The Curbsiders podcast

#85: Contraceptives: Pills, mini pills, and tiny pills

March 5, 2018 | By

Contraception simplified with clinical pearls from reproductive health and family planning experts, Dr Angeline Ti, and Dr Moira Rashid. We cover it all including: the menstrual cycle, mechanism of action for various methods of birth control, hormonal versus nonhormonal contraceptives (e.g. intrauterine devices, patches, pills, rings, implants), patient counseling, and lots of resources to make your job easier. Women’s health correspondent, Dr Molly Heublein returns as cohost. Take our self-assessment quiz!

Written by: Molly Heublein, MD, Beth Garbitelli and Sarah Roberts, MPH. Edited by Matt Watto, MD

Join our mailing list and receive a PDF copy of our show notes every Monday. Rate us on iTunes, recommend a guest or topic and give feedback at

Take our self-assessment quiz!

Clinical Pearls

  1. When starting a conversation about birth control, ask your patient what characteristics of contraception are important to her, e.g. effectiveness, side effects, having or not having a period, how often it has to be used, etc.
  2. Effectiveness of birth control: Copper IUD >99%; Hormonal IUD or implant >99%; Medroxyprogesterone depot injection 94-99%; Pills (progestin only or combined OCPs), patch, ring 91-99%, hormonal emergency contraception 58-94%, (Reproductive Access Fact Sheet Aug 2017); Copper IUD = most effective emergency contraception (approaches 100% BJOG 2010)
  3. Hormonal birth control methods prevent pregnancy by suppressing ovulation, thickening cervical mucus, and thinning the endometrium. Hormonal methods also affect the fallopian tubes, where sperm motility is slowed.
  4. Spotting and irregular menstrual bleeding is common within the first three months of using a hormonal contraceptive method. Practitioners can reassure patients that it’s safe to not have a period at all.
  5. There are hormonal (levonorgestrel) and non-hormonal intrauterine devices (IUDs). The length of time an IUD remains effective ranges from 3-12 years, depending on the device.
  6. Hormonal birth control and cancer: Slight known increased risk of breast cancer, but protective against ovarian, endometrial, and colon cancer.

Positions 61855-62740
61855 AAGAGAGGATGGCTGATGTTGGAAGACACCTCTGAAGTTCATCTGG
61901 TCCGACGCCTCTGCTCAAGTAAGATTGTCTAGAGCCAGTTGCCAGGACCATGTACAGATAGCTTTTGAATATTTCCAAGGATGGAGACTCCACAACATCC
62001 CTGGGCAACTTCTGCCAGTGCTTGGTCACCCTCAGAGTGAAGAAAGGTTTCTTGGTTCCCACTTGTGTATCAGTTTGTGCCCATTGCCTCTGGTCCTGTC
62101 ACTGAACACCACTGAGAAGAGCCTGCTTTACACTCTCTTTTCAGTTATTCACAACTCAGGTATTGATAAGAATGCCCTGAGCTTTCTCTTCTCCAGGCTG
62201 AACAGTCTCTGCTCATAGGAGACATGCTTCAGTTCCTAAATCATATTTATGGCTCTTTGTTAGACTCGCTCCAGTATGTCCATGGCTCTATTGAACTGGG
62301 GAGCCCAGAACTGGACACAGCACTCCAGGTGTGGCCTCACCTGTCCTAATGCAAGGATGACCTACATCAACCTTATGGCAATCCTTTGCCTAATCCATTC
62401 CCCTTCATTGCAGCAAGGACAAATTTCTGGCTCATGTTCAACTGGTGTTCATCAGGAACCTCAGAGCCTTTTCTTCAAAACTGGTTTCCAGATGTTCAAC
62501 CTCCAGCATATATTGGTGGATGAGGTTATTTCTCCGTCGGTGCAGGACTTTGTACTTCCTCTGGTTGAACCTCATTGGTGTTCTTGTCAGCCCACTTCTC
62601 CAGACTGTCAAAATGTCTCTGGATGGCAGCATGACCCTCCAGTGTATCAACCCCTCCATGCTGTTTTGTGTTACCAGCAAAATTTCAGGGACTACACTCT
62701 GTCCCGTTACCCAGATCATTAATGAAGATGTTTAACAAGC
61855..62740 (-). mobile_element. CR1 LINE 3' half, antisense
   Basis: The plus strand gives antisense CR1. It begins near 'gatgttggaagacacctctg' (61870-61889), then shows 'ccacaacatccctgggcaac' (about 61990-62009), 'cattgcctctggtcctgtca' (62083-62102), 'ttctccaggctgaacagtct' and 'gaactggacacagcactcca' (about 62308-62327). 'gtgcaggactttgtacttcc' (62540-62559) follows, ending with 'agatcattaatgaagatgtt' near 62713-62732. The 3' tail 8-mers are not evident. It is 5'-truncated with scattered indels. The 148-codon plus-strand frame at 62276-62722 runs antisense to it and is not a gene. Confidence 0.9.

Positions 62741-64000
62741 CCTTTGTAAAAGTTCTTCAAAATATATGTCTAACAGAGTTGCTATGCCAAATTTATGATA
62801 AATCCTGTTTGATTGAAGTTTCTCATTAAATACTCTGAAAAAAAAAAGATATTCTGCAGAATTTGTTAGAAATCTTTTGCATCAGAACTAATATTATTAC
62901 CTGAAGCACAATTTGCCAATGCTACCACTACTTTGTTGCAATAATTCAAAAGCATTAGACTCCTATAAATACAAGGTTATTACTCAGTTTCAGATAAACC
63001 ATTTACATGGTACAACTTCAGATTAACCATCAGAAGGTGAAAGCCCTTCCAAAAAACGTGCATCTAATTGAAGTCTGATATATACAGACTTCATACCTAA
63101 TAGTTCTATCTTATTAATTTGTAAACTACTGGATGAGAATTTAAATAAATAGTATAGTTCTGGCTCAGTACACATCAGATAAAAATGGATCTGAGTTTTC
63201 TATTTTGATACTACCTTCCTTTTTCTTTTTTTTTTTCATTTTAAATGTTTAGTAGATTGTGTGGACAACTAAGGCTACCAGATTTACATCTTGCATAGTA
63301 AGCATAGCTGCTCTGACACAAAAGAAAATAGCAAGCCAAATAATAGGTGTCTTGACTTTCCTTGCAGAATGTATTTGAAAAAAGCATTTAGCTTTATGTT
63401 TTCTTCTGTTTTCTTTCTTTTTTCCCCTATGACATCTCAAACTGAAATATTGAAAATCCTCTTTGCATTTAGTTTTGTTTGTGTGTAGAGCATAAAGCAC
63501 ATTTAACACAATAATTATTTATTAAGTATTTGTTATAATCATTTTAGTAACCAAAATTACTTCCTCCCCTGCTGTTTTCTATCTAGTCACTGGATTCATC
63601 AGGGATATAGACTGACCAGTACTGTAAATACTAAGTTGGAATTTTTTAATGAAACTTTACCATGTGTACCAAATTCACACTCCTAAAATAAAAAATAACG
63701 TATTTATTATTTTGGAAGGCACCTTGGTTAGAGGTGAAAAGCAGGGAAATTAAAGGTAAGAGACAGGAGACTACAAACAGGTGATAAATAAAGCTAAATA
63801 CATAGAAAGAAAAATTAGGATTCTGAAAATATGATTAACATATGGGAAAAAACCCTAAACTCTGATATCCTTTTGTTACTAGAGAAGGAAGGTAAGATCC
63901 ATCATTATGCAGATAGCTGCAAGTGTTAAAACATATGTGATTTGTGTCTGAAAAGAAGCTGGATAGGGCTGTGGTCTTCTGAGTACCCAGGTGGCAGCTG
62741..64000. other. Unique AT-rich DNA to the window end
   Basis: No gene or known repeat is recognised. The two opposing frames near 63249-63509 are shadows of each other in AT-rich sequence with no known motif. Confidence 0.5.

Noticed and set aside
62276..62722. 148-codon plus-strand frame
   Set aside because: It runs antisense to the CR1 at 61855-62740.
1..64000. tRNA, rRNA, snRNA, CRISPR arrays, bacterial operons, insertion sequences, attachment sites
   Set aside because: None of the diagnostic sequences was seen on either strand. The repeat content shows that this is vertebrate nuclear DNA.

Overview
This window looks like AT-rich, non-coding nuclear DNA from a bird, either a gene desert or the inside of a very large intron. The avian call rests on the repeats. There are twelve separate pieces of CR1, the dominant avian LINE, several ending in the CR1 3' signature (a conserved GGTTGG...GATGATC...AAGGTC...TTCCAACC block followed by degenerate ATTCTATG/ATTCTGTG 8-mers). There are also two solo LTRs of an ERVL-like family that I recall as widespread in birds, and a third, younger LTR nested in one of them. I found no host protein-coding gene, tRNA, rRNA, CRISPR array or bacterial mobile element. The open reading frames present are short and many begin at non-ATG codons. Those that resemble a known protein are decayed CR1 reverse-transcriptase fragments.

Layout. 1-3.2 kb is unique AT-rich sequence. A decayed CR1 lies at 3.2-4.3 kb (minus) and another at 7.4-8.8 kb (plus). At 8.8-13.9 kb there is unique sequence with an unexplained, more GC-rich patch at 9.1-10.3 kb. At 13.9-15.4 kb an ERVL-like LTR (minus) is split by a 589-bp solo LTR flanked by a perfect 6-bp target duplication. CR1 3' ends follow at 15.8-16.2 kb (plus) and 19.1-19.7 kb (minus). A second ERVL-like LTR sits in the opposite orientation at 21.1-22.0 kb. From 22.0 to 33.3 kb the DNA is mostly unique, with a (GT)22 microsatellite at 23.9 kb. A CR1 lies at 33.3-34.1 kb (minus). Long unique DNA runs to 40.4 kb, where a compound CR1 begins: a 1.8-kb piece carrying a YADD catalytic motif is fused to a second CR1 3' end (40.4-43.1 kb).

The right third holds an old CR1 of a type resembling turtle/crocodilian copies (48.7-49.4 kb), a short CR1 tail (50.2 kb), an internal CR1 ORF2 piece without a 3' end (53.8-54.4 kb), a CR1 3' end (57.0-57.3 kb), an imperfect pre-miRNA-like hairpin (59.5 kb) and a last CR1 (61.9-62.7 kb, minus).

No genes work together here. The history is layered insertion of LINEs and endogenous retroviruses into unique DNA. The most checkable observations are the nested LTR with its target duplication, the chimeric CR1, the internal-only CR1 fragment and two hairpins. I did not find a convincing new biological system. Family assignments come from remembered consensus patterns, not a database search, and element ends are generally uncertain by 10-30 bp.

7. Oral contraceptives dosing rule of thumb: Start patient on medium-dose pill formulation and adjust based on side effects.
  8. Emergency Contraception: Offer a prescription because over-the-counter levonorgestrel pills cost ~$50 a pill. Both ulipristal acetate (given w/in 72-120 hours) and levonorgestrel (given w/in 72 hours) pills may be less effective in obesity, but this effect may be less pronounced with ulipristal acetate (Jatlaoui. Contraception 2016). A copper IUD (placed w/in 5 days) may also be used for emergency contraception (Wu et al. BJOG 2010).

Keep reading on below for our In-depth Show Notes!

Case from Kashlak: A woman comes to talk with her doctor about contraception. She is 22 years old, healthy, non-smoker and has no personal or family history of migraine with aura, venous thromboembolism, or cardiovascular disease. Her periods are regular. Her BMI is 24. Blood pressure is normal. This is an ideal case with a healthy patient who has no restrictions in terms of medical eligibility.

  1. Framing the conversation: Try to get a sense of the patient’s preferences. Ask which characteristics of contraception are important to her, e.g. effectiveness, side effects, having or not having a period, how often it has to be used, whether it is a device that must be inserted, etc. Also ask what she has tried before and what worked/didn’t work for her.
  2. It can help to have a visual: Reproductive Health Access Project has a nice one.  Do not pull out the chart and start describing every method, as this can lead to information overload. Consider what the patient says is important to her and go from there.  
  3. In a normal menstrual cycle, the menses is followed by the follicular phase. During this time the ovaries develop follicles, and eventually a dominant follicle emerges. The dominant follicle starts to produce estrogen which leads to a surge in LH (luteinizing hormone) followed by ovulation. Meanwhile, the endometrium is building up/getting thicker to support a potential pregnancy, and cervical mucus thins out to allow easier access for sperm. After ovulation the body enters the luteal phase where the ovaries and corpus luteum are now producing progesterone in order to get the body ready to support potential pregnancy. If no fertilization and no implantation occurs, then the hormone levels decline, menstruation occurs, the endometrium thins and sloughs off and the cycle continues.